Secondly, a review by this Office is considered to be de novo which means that it is based on the circumstances and the law as they pertain at the time of the decision. As such, while GSOC originally refused the request under section 15(1)(g), I am satisfied that it is appropriate to consider the applicability of section 15(1)(a) given GSOC’s position that no further records containing the information sought exist. As stated above, the applicant was given an opportunity to make a submission on the applicability of section 15(1)(a).
Thirdly, in his correspondence with this Office, the applicant expressed concerns about the manner in which GSOC had dealt with his complaints against its staff members. It is important to note that this Office has no role in examining the appropriateness, or otherwise, of the administrative actions of public bodies, nor is it the role of this Office to comment on how an FOI body performs its functions generally.
Finally, the applicant also raised a number concerns about the manner in which GSOC processed his previous FOI requests. It is important to note that this review has been conducted under section 22(2) of the Act and therefore cannot be extended into a wider investigation into how previous FOI requests were handled by GSOC. Such an investigation, were it to take place, could only be initiated by the Commissioner under section 44 of the FOI Act.
Analysis and Findings
Section 15(1)(a) of the FOI Act provides that a request for access to records may be refused if the records sought either do not exist or cannot be found after all reasonable steps to ascertain their whereabouts have been taken. The Commissioner’s role in such cases is to review the decision of the FOI body and to decide whether the decision was justified. This Office must have regard to the evidence available to the decision maker in arriving at his/her decision. The evidence in “search” cases generally consists of the steps actually taken to search for the records along with miscellaneous other information about the record management practices of the FOI body, insofar as those practices relate to the records in question.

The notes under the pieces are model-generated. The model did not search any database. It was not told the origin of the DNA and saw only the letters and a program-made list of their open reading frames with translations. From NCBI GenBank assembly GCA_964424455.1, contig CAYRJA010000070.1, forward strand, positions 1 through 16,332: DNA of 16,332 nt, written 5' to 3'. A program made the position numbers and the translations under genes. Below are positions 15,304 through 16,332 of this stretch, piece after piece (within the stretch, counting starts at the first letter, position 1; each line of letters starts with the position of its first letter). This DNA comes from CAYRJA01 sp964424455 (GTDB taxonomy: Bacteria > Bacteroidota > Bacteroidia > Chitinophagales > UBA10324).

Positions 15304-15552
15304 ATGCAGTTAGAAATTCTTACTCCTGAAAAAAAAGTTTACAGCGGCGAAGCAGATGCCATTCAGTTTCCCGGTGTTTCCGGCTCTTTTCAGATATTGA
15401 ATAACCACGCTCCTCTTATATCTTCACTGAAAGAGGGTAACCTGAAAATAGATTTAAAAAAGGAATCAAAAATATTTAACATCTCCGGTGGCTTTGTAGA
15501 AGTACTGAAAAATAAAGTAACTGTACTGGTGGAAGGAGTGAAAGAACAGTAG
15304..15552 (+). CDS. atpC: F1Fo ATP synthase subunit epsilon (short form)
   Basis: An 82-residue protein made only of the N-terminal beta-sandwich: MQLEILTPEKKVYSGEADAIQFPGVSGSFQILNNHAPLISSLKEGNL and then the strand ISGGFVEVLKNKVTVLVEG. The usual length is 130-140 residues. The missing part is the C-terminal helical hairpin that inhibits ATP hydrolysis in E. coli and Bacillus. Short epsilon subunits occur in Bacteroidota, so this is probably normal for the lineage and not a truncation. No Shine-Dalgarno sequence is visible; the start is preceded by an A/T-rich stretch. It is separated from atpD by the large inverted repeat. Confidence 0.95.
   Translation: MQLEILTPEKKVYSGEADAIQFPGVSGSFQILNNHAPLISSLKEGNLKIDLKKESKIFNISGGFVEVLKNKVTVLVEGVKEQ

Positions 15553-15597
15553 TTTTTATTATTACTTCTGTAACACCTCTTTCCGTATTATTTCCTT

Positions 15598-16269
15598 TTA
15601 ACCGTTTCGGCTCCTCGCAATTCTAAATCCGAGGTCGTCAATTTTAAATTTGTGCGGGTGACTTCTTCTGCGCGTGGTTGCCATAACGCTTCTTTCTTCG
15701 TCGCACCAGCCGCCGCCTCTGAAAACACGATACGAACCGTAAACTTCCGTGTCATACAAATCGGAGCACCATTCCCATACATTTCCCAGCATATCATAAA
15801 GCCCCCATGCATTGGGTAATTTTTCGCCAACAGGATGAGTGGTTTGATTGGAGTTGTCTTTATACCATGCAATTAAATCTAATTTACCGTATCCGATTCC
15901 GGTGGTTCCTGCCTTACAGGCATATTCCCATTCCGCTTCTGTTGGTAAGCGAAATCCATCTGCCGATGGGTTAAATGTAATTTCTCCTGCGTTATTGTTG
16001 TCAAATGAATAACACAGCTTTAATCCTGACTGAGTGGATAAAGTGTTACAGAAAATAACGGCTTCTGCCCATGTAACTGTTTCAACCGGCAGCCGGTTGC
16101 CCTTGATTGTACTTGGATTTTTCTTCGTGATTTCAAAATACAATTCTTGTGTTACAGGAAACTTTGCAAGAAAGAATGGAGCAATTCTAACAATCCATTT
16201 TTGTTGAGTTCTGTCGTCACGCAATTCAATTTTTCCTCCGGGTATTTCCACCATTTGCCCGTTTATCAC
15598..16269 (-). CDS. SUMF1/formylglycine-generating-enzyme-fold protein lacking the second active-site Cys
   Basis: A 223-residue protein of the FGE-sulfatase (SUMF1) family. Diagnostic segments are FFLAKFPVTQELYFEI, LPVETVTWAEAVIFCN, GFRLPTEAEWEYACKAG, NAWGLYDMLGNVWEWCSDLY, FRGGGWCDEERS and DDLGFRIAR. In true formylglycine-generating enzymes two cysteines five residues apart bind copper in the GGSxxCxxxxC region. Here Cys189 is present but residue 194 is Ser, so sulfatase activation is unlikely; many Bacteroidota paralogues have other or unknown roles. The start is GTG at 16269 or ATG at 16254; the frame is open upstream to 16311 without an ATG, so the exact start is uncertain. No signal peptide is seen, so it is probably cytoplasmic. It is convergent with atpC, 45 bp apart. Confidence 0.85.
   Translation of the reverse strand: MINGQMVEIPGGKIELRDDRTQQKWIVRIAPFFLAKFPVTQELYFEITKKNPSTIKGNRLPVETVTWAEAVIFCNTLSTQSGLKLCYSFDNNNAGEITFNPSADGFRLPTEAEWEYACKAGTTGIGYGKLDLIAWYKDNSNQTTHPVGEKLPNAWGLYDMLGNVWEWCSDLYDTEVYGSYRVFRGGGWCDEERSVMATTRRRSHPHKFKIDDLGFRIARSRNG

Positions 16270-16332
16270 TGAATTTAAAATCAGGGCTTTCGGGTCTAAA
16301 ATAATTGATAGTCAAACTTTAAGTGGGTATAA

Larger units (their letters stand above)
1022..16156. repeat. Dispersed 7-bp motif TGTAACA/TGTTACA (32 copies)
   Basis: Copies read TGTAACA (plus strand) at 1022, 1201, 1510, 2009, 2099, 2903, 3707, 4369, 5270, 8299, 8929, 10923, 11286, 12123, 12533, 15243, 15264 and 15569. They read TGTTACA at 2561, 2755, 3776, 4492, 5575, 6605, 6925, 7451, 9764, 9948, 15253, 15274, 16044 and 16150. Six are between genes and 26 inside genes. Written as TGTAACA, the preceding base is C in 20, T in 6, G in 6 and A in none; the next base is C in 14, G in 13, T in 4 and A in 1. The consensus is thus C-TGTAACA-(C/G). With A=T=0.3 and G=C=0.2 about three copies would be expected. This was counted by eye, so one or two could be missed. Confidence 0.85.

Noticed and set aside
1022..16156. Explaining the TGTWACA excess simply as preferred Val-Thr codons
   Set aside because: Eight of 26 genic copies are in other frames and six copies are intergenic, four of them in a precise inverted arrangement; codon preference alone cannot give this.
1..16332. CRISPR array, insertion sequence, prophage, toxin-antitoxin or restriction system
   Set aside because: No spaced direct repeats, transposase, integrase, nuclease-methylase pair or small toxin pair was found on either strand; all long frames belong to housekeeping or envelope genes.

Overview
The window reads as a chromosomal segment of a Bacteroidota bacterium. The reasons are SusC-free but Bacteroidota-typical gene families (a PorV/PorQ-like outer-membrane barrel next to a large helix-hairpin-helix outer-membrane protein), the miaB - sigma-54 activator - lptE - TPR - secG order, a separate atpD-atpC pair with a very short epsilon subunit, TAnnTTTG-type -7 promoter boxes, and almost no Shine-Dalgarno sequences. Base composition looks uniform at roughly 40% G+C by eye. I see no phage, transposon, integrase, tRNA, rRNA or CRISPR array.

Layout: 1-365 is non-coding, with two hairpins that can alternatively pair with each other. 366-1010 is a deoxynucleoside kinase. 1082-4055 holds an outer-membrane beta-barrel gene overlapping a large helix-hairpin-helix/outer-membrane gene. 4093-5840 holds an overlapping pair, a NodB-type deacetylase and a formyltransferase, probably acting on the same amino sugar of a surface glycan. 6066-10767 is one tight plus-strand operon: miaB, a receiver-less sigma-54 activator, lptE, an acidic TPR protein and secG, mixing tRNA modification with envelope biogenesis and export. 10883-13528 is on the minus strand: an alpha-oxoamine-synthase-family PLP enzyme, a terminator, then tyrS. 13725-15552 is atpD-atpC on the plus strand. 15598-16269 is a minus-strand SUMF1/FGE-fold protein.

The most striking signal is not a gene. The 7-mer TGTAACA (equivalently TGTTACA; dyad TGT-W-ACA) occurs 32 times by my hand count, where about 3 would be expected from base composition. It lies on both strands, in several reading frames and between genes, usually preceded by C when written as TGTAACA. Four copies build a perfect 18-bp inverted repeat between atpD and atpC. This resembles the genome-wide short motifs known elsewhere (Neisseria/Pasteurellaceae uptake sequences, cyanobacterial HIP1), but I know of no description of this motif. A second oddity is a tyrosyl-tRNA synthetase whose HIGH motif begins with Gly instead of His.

The general thrust of the applicant’s position is that, separate to the outcome letters he had received, “original reports” into each of his complaints should have been created and it is the dates of those reports which he is seeking. In support of his argument that such reports should have been created, he referred to the Civil Service Disciplinary Code.
In its submissions to this Office, GSOC argued, in essence, that no “original reports” into the applicant’s complaints exist, apart from a letter previously released to him as described above. As Ms Swanwick of this Office has already provided the applicant with the details of GSOC’s submission, I do not propose to repeat them in full here. However, I can confirm that I have had regard to them for the purposes of this decision.
GSOC explained that, as three of the applicant’s seven complaints related to the same staff member, it amalgamated them into five HR complaint files. It noted that in respect of one staff member, the applicant had submitted a request to the Minister for Justice and Equality (the Minister) to initiate a judicial inquiry under section 109 of the Garda Síochána Act 2005.
GSOC outlined its procedures for the examination of general complaints received against its staff members. It noted that these complaints are managed by the HR Unit, in particular, by the Personnel Officer. It stated that upon receipt of a complaint, a complaint file is created and all relevant material is associated with that file. It also explained that the approach taken turns on the nature of the complaint. It stated that depending on the seriousness of the complaint and the Personnel Officer’s assessment, the matter may be handled by the staff member’s line manager in accordance with the Civil Service Disciplinary Code.